- Associated Press - Thursday, April 21, 2016

PHOENIX (AP) - The Arizona Capitol Museum is marking the upcoming 50th anniversary of a U.S. Supreme Court decision that requires police officers to warn arrested people that they have a right to remain silent.

The May 2 event will feature a discussion of the landmark Miranda decision and items from the case, including a copy of a handwritten confession that was famously tossed out by the court.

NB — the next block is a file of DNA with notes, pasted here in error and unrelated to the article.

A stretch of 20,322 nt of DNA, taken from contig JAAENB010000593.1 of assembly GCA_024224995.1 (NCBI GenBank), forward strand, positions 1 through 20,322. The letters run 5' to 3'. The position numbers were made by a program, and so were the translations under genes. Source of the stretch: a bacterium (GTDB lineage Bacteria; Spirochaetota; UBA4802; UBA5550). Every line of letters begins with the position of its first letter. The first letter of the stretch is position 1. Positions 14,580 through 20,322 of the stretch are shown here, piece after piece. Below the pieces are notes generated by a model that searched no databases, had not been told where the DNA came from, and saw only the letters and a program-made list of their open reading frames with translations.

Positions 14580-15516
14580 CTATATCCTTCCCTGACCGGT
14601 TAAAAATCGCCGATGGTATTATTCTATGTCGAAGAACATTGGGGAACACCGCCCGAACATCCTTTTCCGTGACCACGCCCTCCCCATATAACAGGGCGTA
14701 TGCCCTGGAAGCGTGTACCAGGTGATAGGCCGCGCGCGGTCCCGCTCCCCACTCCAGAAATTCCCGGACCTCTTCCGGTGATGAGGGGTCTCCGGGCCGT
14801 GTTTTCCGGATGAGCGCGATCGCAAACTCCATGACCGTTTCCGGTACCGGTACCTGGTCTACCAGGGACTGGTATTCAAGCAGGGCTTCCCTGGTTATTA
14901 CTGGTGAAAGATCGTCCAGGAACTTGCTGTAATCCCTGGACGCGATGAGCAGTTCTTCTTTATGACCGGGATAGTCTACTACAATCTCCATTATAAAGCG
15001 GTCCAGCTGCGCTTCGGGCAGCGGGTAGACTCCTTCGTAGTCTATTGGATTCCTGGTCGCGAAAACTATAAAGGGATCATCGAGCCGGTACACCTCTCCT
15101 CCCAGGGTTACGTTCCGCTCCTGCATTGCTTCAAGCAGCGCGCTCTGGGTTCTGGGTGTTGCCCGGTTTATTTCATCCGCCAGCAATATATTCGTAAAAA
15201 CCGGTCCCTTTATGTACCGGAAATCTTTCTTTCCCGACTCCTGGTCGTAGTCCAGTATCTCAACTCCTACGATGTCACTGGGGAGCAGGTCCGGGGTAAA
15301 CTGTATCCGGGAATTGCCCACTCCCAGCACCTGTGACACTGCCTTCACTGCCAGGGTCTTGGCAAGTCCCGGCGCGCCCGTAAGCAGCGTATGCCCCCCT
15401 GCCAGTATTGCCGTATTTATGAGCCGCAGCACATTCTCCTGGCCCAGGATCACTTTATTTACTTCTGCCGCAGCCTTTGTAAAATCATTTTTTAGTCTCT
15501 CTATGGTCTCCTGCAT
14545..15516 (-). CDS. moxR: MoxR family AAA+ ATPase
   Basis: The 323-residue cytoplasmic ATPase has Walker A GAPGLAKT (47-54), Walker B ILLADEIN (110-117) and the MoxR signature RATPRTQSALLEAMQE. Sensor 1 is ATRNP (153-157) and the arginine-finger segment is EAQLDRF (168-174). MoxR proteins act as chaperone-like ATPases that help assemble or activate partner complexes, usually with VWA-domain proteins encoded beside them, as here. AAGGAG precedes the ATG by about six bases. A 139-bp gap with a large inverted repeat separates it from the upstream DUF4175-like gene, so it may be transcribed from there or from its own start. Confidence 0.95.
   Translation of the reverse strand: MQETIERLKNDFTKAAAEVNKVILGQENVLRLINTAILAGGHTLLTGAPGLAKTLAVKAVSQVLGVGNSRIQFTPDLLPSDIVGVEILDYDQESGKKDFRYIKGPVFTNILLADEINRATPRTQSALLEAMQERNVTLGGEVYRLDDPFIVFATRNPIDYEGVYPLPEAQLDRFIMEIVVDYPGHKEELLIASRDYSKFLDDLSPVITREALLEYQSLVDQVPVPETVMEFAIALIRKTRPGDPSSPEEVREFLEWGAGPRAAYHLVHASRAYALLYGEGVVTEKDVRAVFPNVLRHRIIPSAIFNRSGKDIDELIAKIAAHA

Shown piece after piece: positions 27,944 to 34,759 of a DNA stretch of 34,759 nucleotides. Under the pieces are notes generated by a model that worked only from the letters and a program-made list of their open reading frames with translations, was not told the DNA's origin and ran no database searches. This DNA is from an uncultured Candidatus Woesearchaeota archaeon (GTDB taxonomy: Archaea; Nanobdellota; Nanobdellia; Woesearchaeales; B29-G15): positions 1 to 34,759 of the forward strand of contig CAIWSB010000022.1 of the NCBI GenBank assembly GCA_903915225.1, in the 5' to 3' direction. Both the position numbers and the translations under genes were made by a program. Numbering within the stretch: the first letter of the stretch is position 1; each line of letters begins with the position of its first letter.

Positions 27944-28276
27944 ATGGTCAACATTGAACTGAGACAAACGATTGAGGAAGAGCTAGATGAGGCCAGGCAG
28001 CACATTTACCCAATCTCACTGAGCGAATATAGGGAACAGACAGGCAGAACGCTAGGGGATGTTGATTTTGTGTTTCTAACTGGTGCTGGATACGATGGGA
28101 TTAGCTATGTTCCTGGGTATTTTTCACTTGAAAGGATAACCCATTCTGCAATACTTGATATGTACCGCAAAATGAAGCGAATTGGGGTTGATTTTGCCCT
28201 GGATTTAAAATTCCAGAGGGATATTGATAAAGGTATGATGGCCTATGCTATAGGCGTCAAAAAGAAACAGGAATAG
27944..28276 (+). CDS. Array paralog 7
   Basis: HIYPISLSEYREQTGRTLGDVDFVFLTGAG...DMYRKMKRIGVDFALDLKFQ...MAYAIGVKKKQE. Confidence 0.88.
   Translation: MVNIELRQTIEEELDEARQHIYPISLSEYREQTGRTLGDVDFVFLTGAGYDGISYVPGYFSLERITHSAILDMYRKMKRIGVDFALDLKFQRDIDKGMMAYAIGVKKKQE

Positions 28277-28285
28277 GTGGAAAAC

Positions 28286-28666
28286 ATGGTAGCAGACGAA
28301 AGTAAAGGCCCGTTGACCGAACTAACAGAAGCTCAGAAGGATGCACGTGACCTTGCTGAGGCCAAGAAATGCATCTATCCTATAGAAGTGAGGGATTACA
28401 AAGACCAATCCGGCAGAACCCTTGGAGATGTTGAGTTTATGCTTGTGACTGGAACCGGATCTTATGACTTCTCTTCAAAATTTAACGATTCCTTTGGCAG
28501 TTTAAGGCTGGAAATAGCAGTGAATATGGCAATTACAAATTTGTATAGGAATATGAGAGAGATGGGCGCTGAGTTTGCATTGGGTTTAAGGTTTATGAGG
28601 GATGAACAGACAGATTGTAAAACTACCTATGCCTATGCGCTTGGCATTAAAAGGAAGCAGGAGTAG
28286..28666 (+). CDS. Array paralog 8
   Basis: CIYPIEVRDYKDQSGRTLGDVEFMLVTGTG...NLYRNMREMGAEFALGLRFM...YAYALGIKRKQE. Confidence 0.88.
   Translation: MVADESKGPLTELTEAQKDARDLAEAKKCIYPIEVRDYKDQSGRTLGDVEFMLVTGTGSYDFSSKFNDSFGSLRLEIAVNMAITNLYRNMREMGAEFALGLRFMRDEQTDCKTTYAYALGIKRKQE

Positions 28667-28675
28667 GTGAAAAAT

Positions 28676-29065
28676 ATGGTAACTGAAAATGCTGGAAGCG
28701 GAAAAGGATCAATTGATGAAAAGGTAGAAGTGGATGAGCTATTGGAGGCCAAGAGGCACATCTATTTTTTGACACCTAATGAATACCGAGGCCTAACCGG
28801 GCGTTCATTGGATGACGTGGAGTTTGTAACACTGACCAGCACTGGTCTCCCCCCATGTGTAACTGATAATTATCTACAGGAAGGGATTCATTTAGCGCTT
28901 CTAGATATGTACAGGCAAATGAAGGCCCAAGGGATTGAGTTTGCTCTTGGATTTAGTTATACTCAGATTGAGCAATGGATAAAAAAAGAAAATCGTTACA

The decision sprang from the arrest of Ernesto Miranda in Phoenix.

Miranda was convicted of kidnapping and raping an 18-year-old woman in Phoenix, but the Supreme Court concluded his rights against self-incrimination and to have an attorney present in the interrogation room weren’t protected.

The court made the decision on June 13, 1966.

Miranda was later convicted again of raping and kidnapping the 18-year-old.


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